• Join over 1.2 million students every month
  • Accelerate your learning by 29%
  • Unlimited access from just £6.99 per month
Page
  1. 1
    1
  2. 2
    2
  3. 3
    3
  4. 4
    4
  5. 5
    5
  6. 6
    6
  7. 7
    7
  8. 8
    8
  9. 9
    9
  10. 10
    10
  11. 11
    11

Rates of reaction investigation in to marble and limestone weathering

Extracts from this document...

Introduction

Rates of reaction Background information A church was built on a hill; it was mainly made of marble and limestone. In 200 years the walls started to crack, and statues and carvings were not recognisable. It is believed that the cause of the reaction is acid rain. In the area around the church, factories, vehicles and power stations all release acidic gases, which dissolve in rainwater. One of the substances that cause acidic rain is sulphur dioxide; factories burn fuel containing this gas. When released, the sulphur dioxide reacts with water droplets. This makes an acid called sulphuric acid. However nitrogen oxides also cause acidic rain, acid rain is H2O, which has been reacted with nitrogen oxides or sulphur dioxide. The chemical name of limestone and marble is calcium carbonate. This reacts slowly with acids releasing carbon dioxide. This is the process of chemical weathering, which has affected the church. Problem / aim The problem is to investigate the factors affecting the rate of weathering of calcium carbonate; we will investigate exactly what affects the rate of reaction. The chemical reaction we will conclude is, hydrochloric acid reacting with calcium carbonate. If they react, the bonds will break and a successful collision will take place. The solution made is calcium chloride, and the gas, carbon dioxide will bubble off. Word equation Calcium carbonate + hydrochloric acid --> calcium chloride + carbon dioxide + water Symbol equation CaCo3(s) ...read more.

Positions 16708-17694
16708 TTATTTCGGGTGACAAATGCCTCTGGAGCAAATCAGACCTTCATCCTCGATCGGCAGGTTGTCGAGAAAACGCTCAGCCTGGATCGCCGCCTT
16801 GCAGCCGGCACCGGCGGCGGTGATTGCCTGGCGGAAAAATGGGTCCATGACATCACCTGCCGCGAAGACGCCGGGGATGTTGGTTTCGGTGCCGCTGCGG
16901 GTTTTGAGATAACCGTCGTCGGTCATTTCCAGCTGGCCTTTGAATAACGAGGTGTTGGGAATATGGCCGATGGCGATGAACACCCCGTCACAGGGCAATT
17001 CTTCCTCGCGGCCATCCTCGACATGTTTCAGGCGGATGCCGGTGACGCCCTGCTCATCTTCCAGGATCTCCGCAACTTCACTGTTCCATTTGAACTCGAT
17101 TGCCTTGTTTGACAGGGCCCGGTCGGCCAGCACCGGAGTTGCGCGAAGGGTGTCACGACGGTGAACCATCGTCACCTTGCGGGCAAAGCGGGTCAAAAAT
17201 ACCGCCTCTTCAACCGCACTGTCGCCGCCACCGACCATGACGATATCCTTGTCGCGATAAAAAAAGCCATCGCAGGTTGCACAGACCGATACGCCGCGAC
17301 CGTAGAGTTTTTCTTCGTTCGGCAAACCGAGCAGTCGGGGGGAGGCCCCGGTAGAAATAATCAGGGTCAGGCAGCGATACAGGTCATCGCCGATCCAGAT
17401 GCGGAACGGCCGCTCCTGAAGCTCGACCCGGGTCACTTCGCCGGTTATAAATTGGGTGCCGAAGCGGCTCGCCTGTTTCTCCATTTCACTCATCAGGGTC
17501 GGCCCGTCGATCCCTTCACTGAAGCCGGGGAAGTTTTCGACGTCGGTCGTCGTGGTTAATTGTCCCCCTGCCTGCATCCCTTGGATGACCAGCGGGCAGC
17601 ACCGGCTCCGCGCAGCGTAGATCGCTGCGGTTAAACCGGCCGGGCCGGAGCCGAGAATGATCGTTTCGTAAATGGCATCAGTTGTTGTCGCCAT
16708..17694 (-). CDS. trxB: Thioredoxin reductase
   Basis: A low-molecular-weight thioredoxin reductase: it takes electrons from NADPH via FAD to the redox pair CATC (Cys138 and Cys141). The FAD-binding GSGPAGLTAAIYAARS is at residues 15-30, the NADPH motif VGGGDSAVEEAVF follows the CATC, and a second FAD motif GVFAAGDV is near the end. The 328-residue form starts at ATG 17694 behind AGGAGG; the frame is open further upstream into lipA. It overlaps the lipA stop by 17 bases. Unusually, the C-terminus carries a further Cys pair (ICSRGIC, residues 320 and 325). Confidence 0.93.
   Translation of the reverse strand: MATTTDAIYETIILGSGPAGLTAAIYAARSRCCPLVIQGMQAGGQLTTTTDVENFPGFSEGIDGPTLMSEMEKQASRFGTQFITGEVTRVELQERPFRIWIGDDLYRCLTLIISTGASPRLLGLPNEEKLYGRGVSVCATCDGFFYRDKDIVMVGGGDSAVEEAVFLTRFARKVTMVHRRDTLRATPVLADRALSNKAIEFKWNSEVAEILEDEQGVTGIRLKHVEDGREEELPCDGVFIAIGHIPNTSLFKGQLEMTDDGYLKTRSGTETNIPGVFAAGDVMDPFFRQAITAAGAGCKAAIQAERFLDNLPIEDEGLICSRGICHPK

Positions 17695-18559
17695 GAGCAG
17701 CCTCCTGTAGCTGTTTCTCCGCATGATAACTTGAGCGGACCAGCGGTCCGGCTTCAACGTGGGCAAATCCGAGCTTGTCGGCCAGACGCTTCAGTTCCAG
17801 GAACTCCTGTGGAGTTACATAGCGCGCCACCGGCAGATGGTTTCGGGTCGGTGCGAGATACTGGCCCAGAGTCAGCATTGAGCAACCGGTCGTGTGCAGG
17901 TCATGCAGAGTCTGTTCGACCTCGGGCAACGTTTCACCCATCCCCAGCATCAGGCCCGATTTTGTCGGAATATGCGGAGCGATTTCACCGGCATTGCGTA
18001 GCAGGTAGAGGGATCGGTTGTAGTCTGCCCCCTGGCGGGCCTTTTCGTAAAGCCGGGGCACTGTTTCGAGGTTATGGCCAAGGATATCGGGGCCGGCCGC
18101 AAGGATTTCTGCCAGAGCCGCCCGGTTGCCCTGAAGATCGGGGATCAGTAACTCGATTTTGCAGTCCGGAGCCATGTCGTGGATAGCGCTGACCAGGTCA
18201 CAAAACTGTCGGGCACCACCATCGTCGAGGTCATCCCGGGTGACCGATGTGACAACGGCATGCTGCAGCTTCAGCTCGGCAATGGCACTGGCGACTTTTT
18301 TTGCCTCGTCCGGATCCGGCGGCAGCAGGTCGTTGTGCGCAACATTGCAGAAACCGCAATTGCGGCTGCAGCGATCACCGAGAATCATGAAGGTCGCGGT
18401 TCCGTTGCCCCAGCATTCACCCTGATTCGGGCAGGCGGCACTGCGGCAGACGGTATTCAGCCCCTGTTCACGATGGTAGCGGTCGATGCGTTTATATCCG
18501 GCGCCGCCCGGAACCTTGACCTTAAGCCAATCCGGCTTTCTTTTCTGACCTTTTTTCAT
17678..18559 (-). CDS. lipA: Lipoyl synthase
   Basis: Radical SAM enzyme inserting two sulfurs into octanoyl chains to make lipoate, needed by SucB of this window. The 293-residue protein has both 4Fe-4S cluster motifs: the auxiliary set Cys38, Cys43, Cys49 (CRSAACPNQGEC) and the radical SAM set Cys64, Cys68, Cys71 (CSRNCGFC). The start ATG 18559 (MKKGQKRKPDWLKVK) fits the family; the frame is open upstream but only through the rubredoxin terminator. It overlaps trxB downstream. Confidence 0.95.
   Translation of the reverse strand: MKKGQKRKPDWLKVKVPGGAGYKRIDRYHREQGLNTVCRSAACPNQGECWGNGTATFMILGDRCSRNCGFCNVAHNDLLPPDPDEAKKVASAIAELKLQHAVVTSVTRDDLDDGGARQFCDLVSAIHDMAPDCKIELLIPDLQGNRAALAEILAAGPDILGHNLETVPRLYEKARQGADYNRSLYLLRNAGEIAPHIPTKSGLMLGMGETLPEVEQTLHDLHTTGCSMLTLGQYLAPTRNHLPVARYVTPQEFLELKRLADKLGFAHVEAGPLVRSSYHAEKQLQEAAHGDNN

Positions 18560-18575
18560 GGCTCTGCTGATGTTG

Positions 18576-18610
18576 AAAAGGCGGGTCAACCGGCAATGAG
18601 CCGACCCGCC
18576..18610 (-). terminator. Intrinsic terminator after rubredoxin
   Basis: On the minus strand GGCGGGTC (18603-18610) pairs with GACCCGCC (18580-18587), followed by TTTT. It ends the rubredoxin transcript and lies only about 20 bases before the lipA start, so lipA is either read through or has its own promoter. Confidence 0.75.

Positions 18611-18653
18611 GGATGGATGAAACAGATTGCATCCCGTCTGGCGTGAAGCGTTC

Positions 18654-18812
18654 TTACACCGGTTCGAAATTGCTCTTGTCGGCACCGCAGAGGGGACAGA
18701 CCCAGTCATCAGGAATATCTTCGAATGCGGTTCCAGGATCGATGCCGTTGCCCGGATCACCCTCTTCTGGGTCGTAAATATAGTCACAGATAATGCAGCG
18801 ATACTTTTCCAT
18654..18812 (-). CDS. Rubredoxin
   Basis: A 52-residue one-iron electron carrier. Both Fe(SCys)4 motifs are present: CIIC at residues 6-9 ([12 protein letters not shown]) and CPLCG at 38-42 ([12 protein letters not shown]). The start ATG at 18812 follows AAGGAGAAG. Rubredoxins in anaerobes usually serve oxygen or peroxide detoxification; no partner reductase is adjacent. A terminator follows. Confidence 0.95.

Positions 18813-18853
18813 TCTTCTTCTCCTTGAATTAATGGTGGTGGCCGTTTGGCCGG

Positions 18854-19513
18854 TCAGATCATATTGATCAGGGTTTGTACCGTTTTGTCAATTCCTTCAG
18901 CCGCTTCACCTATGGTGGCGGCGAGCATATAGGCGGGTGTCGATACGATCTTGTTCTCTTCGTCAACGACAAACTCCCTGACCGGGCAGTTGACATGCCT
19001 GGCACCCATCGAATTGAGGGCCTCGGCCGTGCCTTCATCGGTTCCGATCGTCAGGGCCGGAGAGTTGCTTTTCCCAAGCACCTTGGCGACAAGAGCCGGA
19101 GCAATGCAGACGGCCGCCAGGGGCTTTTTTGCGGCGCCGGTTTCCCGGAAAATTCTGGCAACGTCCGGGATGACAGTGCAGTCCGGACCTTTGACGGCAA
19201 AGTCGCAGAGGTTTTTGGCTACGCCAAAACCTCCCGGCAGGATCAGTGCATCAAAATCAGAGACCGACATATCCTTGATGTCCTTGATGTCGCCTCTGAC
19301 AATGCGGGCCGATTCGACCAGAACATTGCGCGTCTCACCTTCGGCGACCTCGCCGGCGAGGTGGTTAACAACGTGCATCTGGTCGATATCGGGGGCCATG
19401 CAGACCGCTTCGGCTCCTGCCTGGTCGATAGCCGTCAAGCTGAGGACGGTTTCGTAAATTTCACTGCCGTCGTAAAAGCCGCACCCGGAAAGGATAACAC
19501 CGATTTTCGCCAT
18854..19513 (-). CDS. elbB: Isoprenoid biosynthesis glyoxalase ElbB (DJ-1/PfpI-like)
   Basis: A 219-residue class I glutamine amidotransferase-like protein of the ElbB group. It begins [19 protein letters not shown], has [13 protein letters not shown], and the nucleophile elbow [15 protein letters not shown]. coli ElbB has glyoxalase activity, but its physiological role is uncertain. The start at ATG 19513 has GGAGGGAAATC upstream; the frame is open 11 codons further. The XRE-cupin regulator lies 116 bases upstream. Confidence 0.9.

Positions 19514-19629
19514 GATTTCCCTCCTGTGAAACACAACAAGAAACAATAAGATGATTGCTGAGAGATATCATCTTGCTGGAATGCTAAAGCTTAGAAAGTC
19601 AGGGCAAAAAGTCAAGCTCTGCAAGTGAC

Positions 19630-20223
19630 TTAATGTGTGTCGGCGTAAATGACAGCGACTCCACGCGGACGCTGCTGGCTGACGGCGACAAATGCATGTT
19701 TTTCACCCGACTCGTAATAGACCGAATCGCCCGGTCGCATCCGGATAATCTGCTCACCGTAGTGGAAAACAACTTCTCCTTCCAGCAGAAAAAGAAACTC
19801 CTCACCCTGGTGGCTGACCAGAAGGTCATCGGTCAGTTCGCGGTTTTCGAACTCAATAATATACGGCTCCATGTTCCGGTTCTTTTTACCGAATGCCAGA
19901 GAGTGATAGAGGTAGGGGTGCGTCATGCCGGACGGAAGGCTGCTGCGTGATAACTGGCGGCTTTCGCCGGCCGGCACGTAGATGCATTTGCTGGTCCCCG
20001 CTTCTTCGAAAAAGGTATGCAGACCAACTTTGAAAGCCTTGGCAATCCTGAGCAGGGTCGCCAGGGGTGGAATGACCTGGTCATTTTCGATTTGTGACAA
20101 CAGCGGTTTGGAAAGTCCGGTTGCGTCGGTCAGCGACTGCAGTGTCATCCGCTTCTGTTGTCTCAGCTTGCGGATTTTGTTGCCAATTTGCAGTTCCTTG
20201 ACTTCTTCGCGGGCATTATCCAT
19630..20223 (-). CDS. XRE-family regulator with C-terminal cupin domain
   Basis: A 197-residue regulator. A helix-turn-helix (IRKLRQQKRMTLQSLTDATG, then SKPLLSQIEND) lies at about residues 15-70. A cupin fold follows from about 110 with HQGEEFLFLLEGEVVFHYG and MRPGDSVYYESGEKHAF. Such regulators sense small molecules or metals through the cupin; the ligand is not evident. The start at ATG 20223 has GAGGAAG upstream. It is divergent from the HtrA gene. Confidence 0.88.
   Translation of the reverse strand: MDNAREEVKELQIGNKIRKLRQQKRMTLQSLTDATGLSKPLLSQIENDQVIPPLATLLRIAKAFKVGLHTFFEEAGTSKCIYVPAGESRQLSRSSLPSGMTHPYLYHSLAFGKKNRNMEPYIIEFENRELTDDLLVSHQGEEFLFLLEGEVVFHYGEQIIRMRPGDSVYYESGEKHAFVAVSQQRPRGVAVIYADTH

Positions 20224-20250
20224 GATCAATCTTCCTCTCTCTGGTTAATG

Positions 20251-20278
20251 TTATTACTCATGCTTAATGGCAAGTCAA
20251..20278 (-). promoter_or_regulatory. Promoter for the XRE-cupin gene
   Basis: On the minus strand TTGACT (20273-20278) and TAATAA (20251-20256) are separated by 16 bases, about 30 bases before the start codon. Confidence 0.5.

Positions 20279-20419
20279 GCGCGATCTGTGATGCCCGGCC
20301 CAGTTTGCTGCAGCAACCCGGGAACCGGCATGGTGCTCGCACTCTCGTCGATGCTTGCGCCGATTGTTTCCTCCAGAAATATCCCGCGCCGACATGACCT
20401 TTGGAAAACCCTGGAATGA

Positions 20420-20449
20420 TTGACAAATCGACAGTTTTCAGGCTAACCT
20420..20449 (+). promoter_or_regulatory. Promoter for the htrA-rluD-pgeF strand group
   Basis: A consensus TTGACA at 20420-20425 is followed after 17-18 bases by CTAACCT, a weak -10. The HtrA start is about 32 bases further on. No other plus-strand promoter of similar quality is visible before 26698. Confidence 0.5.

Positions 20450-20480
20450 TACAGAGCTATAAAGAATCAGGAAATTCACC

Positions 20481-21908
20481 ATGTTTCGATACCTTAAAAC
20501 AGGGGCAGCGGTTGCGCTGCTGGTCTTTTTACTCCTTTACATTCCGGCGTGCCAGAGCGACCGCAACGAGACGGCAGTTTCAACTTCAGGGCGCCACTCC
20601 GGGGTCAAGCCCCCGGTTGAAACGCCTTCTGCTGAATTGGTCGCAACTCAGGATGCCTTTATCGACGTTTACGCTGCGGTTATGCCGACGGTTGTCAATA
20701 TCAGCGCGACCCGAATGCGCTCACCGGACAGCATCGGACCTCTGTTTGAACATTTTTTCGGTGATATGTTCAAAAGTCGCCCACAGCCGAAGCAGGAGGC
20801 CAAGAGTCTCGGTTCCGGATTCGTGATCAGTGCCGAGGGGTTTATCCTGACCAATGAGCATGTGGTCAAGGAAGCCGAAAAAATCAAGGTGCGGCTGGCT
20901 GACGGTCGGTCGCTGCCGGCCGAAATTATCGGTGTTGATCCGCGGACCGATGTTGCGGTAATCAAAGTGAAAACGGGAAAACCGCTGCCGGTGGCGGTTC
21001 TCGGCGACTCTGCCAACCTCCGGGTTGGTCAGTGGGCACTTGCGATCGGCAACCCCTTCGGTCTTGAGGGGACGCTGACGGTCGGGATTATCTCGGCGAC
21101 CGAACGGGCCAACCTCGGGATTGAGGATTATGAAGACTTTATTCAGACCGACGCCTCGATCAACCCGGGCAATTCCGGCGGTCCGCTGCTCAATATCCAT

Middle

There will be 3 types of this solid that will be used 1) Big chips 2) Small chips 3) Powder The mass / weight of the calcium carbonate will remain the same, as will the temperature (23�c - room temperature) and no catalyst will be added, the molar will remain at 1M. * Each experiment will be repeated 3 times for accuracy. Safety 1. Always stand up when doing practical work, this ensures if anything is spilt then you can move quickly and easily. 2. Never run, this ensures that you don't trip 3. Always wear your safety goggles, this makes sure that nothing can damage your eye's 4. Always make sure that your bags are under the table, so that no one trips. 5. Always tuck in the stools; this is a way to ensure that the floor isn't cluttered. Throughout this experiment, I will be aware of the equipment I will be using and I will recognise the fact that it is expensive glass equipment. As acid is being used, and a reaction will occur, I will protect my eyes using safety goggles and I will also clean up any spills, and be careful of acid. Accuracy My experiment will be accurate, because I will measure my substances precisely, and I will take accurate results. The experiment will be repeated 3 times, and all equipment will be fair. ...read more.

Conclusion

Averages made up the best and most accurate graph, this is because all of the averages together show, all of the results to the most accurate answer, this gives us an indication of how each experiment differs from one another, we can also use this to compare the results with each different experiment. When actually doing the experiment, I discovered that most things went fairly well, such as accurate results, this was made easy because of the method of recording, and also because our preliminary work, was accurate enough to do the tests. There were a few things that went wrong, such as; the bung didn't always go on the conical flask when it was needed, so that the experiment wouldn't be fair, this meant that we had to restart the testing. The accuracy used in this experiment was very accurate, the timer was started at the right time, the results were recorded at the precise moment, and the substances were measured correctly and exactly to ensure that nothing other than rate of reaction would affect the experiments. To improve this experiment, I could have used a catalyst or added heat, to discover what other than concentration and surface area, actually affected rates of reaction. Overall I found that this experiment was very successful and I predicted pretty much exactly what happened. I was very safe, and followed the rules of safety every step throughout this experiment. Harriet Aspden 10w ...read more.